Empress Café, Rufford, c1920s.
Built c1920-22 by James Stock, it would become a thriving cafe and entertainment centre over the following years (Tango Cafe / Oasis mini-supermarket). It was knocked down c1985. The area is now Oasis Close.
The front part was a veranda with balustrade where there were tables and chairs, inside the café at the back was a ballroom. It was sold to people called the Meldrums and it carried on the same way. It was sold again and bought by the Leadbetters from Liverpool and renamed it the Tango Café (or Merry Road House). The Leadbetters went to town on the place and placed neon signs around, also sunk petrol tanks at the front and added fairy lights to the ballroom. There were side alcoves to sit out for a drink by the bar and wedding parties were also hosted.
Dancing took place every evening and the local football and cricket clubs held their dances at the café. The theatricals and stars came around after the second house at the Garrick Theatre in Southport, to drink and dance until morning - it was known far and wide.
The Leadbetters moved back to Liverpool and the Cafe was taken over by South West African Shipping Company for offices (around WW2). When they moved out after WW2 it then became a thriving mini market. The Forshaw Brothers took it over and was a great success for the village with a petrol filling station and mechanics and known as the Oasis Café / garage. When the brothers dissolved their partnership that was the end for the Empress Cafe, vandals got in and after a few years it was sold to a builder and was demolished along with house, and a row of semi-detached houses built.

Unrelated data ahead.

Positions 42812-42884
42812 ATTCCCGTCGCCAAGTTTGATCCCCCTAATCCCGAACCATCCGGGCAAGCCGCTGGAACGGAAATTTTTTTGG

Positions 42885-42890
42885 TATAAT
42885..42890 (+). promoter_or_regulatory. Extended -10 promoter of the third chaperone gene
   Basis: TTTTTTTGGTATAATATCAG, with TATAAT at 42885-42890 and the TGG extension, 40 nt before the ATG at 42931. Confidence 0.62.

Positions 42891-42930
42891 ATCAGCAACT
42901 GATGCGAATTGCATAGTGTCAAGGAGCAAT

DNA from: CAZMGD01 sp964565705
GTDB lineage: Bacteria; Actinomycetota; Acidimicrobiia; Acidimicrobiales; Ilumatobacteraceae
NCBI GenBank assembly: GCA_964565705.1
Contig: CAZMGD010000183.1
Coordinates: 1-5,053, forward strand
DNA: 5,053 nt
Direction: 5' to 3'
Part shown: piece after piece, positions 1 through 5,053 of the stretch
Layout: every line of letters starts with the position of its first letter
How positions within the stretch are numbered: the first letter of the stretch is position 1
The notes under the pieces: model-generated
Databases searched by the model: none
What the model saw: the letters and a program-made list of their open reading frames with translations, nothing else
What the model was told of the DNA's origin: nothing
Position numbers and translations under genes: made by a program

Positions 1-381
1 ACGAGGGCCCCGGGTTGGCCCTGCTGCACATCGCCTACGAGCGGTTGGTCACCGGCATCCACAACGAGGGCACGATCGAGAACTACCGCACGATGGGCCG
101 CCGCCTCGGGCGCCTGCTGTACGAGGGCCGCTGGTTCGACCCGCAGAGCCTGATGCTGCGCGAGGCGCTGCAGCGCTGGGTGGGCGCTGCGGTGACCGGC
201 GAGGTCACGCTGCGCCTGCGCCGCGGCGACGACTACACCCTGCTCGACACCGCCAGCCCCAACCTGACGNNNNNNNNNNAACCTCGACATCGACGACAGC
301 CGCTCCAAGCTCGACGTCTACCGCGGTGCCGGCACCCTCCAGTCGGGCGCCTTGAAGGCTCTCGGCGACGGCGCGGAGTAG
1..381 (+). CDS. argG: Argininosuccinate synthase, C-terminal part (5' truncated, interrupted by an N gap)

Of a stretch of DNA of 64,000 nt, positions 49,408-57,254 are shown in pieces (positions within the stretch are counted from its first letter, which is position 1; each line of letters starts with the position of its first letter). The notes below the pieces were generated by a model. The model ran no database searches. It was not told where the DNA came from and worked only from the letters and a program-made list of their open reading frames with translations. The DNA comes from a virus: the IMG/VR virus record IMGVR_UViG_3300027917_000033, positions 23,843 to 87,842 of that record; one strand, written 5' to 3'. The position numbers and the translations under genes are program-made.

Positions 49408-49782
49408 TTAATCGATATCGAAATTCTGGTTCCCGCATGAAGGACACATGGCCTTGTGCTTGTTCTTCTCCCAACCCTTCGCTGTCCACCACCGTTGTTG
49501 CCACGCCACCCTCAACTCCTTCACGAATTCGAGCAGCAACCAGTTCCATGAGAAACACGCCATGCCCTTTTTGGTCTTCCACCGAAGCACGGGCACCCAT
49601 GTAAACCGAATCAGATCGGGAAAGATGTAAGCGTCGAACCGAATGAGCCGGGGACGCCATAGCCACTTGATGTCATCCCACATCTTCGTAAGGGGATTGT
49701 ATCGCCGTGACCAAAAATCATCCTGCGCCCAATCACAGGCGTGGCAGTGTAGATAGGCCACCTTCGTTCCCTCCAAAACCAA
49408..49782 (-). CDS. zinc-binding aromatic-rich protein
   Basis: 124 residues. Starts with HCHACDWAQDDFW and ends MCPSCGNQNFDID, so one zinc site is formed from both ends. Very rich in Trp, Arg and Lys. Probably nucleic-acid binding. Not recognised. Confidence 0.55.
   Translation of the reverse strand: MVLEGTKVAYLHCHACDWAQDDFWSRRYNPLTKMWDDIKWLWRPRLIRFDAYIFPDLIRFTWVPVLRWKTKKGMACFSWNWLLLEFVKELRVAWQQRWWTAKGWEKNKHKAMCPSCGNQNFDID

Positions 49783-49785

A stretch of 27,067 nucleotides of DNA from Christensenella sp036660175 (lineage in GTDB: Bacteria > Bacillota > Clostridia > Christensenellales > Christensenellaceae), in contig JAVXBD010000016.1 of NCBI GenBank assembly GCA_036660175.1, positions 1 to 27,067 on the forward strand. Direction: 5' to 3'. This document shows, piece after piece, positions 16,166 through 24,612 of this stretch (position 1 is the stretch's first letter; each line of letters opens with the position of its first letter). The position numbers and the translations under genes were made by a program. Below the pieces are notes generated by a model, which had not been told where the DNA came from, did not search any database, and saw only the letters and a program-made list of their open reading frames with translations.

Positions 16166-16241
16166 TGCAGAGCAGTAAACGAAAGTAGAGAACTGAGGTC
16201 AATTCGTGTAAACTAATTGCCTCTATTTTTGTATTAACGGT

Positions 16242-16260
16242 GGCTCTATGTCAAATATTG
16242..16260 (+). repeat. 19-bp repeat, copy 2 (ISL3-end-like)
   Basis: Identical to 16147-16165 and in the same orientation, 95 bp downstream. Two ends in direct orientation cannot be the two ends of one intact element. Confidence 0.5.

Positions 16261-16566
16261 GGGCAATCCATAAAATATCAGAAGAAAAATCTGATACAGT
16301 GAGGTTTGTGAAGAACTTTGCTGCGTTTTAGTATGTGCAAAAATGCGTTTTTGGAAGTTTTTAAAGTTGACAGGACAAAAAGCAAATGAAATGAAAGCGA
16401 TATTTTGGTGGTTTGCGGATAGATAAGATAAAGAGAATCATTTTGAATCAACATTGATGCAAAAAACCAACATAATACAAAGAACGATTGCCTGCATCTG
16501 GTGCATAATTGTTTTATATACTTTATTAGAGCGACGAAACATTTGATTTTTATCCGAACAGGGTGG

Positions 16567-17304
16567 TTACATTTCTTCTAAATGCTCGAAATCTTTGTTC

The Empress Cafe was also used as a site for training youths in agriculture and another time it had a wonderful transport cafe attached which was run by Miss Betty Coulton, which served the transport industry well.
Rufford Old Hall, 2nd November 2013.
The ghost of the “Grey Lady”, as she has come to be known, is believed to have been spotted on many a misty evening by West Lancashire's twilight motorists. But who is she?
According to the owners of Rufford Old Hall, the Grey Lady is the ghost of Elizabeth Hesketh, a member of the great Hesketh dynasty who resided at the great hall for over 400 years.
Legend has it that Elizabeth had become betrothed to an unnamed soldier at the time of the Scottish wars. During a grand celebration in the Great Hall to celebrate the engagement, word came that a fire had been lit at nearby Ashurst Beacon. This signified that the Scots had crossed the border and all the soldiers at the feast had to leave for battle. Elizabeth shed many tears that night and watched the dawn break as she awaited the return of her loved one. After news came of victory, rumours that her loved one was on his return home gradually became lost in the distant gunshot smoke.
As the months passed she watched the driveway for his return, but he never came home. Elizabeth was heartbroken and refused to eat or drink, and eventually she withered away and died. But her sad spirit is said to live on.